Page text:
Sure it does. As you say, just a little issue with timescales that's all - 7 days vs 13 billion years! Of course if you start with a position of faith to start with, then of course you are going to interpret your holy book to exactly align with that faith. To an "outsider" though Genesis looks exactly like what it really is - an anonymous creation myth (one of very many) from ancient times. Of course I'm sure you have no trouble dismissing creation myths from other religions or cultures, but yours of course is different.

      I think you mean by "interesting approaches" what others would call rationalizations. Humans are very good at this!

      Obviously there are many good biologically-based explanations for morality, but of course they would undermine your faith.

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    35. Actuallu Genesi is a littel difernt that other myths. Other myuthas startt witha universe, Then the gods comer out of that ocean or mist or something. Genesis starts with God creating the Universe.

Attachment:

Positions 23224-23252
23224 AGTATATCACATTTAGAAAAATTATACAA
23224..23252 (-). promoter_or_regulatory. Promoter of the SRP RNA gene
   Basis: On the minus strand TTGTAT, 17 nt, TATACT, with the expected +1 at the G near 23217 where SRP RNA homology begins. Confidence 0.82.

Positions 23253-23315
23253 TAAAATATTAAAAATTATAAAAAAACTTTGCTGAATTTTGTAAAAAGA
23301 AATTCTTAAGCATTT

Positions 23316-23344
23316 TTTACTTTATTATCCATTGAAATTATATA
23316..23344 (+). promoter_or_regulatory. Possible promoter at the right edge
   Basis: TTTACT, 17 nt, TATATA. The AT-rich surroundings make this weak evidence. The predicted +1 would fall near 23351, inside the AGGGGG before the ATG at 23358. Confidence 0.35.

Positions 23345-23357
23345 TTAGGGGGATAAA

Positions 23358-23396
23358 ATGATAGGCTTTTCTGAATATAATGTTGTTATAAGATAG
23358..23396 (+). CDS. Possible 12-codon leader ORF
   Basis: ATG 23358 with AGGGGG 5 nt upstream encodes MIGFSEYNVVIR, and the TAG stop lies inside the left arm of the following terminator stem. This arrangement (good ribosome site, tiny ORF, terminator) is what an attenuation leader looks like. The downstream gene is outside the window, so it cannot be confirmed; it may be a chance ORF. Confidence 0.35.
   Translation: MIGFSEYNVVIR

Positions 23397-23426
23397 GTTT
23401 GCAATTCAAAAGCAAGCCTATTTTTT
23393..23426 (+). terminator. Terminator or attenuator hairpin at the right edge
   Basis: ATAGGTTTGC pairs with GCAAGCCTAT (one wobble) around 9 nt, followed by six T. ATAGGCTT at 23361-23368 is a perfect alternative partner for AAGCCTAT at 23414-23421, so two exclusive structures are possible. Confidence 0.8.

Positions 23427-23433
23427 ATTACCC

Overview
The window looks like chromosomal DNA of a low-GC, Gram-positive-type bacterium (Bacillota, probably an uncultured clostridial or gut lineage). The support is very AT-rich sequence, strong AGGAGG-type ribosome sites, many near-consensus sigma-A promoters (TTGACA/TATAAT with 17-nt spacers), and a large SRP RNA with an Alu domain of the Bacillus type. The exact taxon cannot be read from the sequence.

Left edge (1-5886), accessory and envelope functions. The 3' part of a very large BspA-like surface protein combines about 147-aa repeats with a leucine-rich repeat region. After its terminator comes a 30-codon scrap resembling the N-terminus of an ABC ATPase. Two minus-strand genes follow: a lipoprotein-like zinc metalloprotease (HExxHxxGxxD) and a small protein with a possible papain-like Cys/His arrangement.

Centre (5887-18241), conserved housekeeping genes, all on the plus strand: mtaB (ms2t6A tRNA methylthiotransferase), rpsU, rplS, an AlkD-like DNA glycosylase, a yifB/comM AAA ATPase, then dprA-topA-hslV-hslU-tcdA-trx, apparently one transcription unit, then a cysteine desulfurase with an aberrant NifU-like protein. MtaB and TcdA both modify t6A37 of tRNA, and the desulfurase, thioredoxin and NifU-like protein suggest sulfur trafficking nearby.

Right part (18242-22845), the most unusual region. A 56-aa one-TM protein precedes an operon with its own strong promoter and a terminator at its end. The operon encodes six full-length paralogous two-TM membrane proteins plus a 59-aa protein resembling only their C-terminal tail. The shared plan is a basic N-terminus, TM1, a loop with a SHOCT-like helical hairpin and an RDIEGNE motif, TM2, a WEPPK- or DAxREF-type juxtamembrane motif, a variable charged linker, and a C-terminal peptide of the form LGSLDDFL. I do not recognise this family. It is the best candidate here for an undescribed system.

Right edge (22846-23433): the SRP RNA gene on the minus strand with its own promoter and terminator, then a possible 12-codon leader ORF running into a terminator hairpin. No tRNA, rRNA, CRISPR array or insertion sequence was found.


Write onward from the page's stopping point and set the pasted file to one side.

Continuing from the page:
And Genesis is part of a biiger book called the Torah. Torah means law in Hebrew. It was intended as a guide for living a good life, not a science text. So it isn't all that suprising that the author of Genesis didn't bother going into all the details of creation to make sure they are 100% accurate and clear. Lots of metaphiors, analogies etc. For example. days in the Bible often means extended time periods, not just a 24 hour period. That's just one apporach, there are others. Or maybe the Bilbe is accurate and the science is off. Lots of possibilities.